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LEARNING TO ADAPT: COVID causes some Minnesotans to change original holiday plans

DOWNTOWN ROCHESTER
DOWNTOWN ROCHESTER(FREE TO USE)
Published: Dec. 27, 2021 at 10:45 PM CST
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SOUTH EASTERN, Minn. (KTTC) – For the second year in a row, COVID-19 delivered a lump of coal to many Americans this holiday season. While some Minnesotans were able to gather with family and friends over the Christmas weekend, others weren’t so fortunate.

“I found out Friday night that I tested positive for the Coronavirus,” Winona resident Cotter Horihan said.

It wasn’t a Christmas present Horihan asked for. In fact, he did everything in his power to not get COVID-19.

“I’m fully vaccinated and I thought that would do the trick, but I guess not,” he said.

Horihan spent Christmas Eve and Christmas day in quarantine. He said was able to spend some time with family the week before.

“I got scared,” Horihan said. “This is my second time with COVID. This time, I have more symptoms than before.”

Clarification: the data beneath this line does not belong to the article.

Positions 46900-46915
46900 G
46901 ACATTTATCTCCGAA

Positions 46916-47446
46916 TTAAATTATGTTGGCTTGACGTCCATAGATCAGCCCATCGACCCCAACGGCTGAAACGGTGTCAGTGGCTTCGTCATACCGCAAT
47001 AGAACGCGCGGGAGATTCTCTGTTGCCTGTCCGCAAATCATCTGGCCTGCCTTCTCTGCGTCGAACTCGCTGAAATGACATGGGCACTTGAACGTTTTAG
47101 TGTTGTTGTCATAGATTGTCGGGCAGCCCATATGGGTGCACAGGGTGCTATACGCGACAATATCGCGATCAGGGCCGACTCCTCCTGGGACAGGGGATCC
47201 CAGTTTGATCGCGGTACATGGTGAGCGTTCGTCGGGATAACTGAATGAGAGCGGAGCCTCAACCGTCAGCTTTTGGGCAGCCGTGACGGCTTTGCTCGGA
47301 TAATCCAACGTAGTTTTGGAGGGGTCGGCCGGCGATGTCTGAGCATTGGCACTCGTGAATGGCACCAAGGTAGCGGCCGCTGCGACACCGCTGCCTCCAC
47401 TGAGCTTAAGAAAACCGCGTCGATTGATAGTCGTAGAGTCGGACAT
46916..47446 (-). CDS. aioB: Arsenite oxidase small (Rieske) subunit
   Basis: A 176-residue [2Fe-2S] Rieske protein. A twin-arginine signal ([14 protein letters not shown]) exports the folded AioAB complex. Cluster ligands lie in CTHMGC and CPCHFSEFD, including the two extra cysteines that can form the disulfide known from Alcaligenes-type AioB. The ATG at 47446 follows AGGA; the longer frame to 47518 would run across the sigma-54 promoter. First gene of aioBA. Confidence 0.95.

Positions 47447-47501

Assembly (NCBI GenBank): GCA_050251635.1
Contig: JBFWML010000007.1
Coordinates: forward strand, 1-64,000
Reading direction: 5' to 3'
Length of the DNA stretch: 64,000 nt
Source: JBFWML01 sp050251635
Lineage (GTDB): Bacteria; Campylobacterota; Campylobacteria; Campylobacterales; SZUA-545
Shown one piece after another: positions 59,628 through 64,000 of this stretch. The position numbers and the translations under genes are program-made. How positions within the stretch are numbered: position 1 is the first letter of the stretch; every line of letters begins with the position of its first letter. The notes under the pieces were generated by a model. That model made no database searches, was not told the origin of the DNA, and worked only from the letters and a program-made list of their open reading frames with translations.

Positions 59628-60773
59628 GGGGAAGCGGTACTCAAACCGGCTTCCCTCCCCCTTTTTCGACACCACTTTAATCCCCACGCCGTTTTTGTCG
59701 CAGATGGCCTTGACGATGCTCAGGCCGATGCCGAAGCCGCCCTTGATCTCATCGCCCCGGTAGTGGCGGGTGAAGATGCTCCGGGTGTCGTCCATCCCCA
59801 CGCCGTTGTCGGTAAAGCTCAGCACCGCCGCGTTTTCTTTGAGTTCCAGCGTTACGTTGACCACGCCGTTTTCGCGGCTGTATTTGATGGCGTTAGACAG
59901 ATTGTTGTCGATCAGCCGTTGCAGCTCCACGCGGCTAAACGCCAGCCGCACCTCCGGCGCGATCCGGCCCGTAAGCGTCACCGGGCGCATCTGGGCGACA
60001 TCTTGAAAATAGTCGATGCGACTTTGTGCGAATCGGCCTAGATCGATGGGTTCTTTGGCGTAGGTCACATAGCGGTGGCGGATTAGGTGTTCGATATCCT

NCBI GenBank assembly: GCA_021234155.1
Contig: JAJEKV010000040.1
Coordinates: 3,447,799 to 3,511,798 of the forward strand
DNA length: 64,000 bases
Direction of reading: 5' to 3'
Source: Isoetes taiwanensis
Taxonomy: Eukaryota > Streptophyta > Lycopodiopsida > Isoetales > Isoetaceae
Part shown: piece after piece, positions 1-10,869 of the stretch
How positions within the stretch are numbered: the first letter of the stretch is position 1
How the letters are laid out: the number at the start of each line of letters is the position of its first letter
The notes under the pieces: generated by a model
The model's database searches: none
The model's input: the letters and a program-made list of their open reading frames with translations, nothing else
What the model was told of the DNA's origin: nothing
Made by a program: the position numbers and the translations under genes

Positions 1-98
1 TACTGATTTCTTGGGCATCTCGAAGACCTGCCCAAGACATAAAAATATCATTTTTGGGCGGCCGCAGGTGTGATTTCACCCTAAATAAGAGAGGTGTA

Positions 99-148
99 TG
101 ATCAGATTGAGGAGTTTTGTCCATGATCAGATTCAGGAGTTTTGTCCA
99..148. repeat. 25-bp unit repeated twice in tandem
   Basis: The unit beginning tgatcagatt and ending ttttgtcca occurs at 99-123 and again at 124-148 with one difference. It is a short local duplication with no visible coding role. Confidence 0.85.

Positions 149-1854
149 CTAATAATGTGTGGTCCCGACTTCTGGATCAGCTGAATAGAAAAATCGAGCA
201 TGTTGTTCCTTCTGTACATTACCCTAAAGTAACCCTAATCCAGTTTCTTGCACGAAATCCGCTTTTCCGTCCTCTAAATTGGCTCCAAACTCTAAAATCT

The virus changes holiday plans for Rochester resident Celeste Lewis.

“We were hoping we could get together again this year,” Lewis said.

Lewis is usually the host for her family Christmas. But this year, was another a part from family and friends after COVID blew through the Lewis family one by one.

“My middle school daughter was diagnosed with COVID five days prior to Thanksgiving,” she said. “So, we had to cancel that. Then it sort of made its way through our entire household.”

Even though everyone who was eligible to do so at the time were vaccinated, the Lewis family was hit hard. Lewis said she even had to go the emergency room.

It wasn’t just the holiday itself that was different, but the entire season.

“I think it affected my nine year old the most. There were no family gatherings. Everything was online. Which is actually still affecting us because I haven’t gotten any of our presents yet,” she said.

With New Years Eve and New Years Day right around the corner, those who have been through it, like Horihan and Lewis, give a similar word of warning.

“Right now it is so prevalent that you just need to be cautious,” Lewis said. “And take those steps to maybe try and protect yourself if you can.”

“I would strongly suggest doing your part and get the vaccine,” Horihan said.

The Centers for Disease Control and Prevention announced Monday that if you catch COVID and don’t have any symptoms, you only need to quarantine for five days, instead of ten.

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